Be an Informed Donor!

| April 3, 2012 More

It seems every few months we hear news of a nonprofit organization that mishandled donated funds. With more than a million registered charities in the United States, how can you as a donor be sure your contributions are being put to good use?

First, let’s have a little lesson on charitable donations. In order for your donation to be tax-deductible, it must go to a qualified tax-exempt organization. This means that the charity has received tax-exempt status under Section 501(c)(3) of the Internal Revenue Code. If someone shows up on your door soliciting funds for a charity but you’re not sure if the charity is registered, ask for proof of 501(c)(3) status. This is not the same as simply having a tax ID number! Read the beginning of the letter to see if it indeed says the charity is exempt.  This statement should be in the first paragraph of the letter. Alternatively, you can look in the top right corner of the letter to find the “Effective Date of Exemption.” The letter issued by the IRS to assign a tax ID number will not contain this information, so don’t be fooled by an unscrupulous solicitor.

Most 501(c)(3) organizations must file an annual tax return, just like any business or individual. The tax return for a nonprofit organization is called Form 990. There are a few different variations on Form 990 depending upon the size or type of organization, but viewing a charity’s tax return can give you great insight into how the organization uses its funds.

The law requires all 501(c)(3) tax-exempt organizations to make their financial statements available to the public. Additionally, the IRS and the organization must make public the information they disclose on Form 990. Organizations often post this information on their website for public viewing, or you can locate a tax return on such websites as If a charity refuses to provide you with a financial statement, you may want to think twice before donating.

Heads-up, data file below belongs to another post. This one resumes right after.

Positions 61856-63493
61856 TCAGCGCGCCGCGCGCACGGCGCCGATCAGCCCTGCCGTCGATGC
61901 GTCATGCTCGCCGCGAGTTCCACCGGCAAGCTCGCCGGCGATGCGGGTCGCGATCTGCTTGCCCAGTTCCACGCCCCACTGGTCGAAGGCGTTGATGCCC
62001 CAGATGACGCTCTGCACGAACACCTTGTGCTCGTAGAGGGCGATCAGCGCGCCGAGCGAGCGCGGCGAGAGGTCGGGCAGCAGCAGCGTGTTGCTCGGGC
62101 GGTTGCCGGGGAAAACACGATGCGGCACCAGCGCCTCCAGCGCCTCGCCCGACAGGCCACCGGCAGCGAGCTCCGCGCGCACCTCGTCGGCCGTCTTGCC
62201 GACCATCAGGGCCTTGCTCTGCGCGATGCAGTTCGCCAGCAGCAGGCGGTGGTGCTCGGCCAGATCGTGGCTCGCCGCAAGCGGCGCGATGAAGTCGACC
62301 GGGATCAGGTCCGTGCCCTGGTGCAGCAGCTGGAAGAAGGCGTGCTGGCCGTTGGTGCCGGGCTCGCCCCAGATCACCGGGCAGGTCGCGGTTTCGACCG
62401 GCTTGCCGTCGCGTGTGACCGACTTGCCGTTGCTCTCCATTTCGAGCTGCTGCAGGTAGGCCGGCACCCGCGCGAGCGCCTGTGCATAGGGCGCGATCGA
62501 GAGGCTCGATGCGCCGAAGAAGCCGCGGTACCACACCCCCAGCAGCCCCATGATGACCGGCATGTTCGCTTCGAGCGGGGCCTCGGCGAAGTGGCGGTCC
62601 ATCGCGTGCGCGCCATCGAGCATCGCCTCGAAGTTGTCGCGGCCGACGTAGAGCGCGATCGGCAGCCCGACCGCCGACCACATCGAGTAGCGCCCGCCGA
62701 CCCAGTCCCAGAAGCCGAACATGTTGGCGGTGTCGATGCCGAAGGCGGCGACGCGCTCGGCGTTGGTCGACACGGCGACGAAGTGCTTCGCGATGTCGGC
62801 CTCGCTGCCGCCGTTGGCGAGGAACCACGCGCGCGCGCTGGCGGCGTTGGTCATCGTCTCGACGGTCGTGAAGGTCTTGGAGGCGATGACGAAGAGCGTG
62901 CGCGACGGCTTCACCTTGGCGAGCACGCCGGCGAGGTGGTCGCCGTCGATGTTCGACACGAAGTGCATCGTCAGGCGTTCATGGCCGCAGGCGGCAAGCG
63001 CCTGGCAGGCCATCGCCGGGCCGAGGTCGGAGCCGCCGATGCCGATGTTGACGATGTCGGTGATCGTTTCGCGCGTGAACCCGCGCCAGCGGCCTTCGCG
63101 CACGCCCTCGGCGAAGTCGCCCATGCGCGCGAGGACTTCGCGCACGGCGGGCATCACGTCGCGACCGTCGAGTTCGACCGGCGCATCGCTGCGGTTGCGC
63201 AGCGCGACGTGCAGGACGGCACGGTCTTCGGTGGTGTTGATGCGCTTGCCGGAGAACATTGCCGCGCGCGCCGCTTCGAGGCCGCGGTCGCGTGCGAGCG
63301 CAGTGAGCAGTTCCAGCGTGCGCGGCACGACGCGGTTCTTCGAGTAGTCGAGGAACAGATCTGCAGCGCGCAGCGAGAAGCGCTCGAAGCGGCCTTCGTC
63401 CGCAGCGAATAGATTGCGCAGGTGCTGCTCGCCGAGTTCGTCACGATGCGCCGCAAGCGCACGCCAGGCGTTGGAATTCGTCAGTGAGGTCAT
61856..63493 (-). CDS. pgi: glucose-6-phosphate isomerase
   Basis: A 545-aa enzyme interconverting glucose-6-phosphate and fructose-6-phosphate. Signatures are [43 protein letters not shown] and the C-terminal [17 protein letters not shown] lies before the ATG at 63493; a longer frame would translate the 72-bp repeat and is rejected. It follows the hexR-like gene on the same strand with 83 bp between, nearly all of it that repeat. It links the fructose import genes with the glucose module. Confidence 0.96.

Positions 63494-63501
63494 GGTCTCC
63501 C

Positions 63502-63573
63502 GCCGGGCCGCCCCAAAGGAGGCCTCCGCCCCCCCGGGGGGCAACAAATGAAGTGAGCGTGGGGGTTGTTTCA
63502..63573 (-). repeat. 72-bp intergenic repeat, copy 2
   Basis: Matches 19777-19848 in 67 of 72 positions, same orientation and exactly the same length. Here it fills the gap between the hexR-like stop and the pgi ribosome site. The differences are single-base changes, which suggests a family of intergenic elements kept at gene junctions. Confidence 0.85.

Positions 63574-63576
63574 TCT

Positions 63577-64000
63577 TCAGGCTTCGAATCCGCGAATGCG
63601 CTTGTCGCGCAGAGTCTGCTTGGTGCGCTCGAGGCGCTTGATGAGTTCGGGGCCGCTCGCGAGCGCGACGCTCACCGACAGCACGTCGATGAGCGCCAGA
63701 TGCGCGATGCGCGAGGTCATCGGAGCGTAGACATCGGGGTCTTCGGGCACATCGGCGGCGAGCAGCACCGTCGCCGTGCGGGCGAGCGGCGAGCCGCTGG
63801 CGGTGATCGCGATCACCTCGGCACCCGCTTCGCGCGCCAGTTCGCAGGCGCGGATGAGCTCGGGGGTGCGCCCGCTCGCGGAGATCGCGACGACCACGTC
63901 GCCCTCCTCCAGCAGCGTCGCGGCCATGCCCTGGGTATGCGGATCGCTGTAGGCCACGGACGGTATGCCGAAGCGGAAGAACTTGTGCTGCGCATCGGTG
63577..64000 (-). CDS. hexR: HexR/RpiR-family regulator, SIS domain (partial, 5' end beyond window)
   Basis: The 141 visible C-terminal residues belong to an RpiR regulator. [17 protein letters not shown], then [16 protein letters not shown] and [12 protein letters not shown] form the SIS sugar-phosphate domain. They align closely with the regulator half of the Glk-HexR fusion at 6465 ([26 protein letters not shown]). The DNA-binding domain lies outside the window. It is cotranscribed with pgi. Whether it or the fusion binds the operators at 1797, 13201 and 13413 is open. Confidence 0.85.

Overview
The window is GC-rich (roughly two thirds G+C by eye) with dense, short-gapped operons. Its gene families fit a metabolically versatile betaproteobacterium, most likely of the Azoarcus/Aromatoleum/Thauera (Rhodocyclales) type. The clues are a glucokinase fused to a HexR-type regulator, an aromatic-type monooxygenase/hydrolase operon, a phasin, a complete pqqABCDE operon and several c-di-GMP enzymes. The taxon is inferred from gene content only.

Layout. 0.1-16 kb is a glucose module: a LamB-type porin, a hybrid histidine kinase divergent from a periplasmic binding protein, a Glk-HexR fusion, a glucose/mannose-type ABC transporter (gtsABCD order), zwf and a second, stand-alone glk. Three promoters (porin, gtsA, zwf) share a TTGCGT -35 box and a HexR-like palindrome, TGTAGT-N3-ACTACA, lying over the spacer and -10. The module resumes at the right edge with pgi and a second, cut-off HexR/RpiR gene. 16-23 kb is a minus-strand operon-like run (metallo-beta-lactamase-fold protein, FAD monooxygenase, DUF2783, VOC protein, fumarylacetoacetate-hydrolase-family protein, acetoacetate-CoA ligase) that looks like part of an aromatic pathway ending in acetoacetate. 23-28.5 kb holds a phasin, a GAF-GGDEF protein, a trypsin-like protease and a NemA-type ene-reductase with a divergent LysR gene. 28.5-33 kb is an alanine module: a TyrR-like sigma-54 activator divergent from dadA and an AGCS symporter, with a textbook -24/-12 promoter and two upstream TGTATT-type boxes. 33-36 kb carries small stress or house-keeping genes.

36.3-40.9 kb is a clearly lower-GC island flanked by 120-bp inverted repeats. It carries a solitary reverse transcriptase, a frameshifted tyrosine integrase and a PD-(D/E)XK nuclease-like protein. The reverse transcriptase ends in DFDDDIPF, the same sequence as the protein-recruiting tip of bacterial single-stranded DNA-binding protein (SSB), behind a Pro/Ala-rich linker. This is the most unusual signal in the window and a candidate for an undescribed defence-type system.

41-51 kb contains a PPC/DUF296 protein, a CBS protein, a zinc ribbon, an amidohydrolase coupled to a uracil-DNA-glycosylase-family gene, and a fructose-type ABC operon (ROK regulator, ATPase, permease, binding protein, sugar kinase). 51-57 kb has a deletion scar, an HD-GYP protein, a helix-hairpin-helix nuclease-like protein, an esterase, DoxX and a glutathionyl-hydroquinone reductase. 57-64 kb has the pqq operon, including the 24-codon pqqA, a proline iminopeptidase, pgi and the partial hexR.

Deciphering Form 990

Now that you know where to find Form 990 for a particular organization, you may be asking yourself, “how on earth do I read this thing?” The remainder of this post will review a few key areas of Form 990 that can provide insight into the organization’s finances. While a more thorough review of the tax return is advised, this post simply hits a few areas that may be potential red flags for a donor. (A blank copy of Form 990 can be downloaded here. Please note that the IRS revamped Form 990 in 2008, and all line numbers I mention in this article reference the current form.)

The first thing to check on Form 990 is the organization’s tax-exempt status, which can be found in Item I on page one. If the organization is exempt under a section of the tax code other than 501(c)(3), your donation is most likely not tax-deductible. 

In Part I, you can see a summary of total revenues and expenses for the organization. This information will be repeated in greater detail elsewhere in the return. Skipping to Part III, the form asks the organization to state its mission. Does this mission seem compatible with how you wish to spend your money? If the answer is “yes,” read through the rest of the page for more details on specific programs and their costs.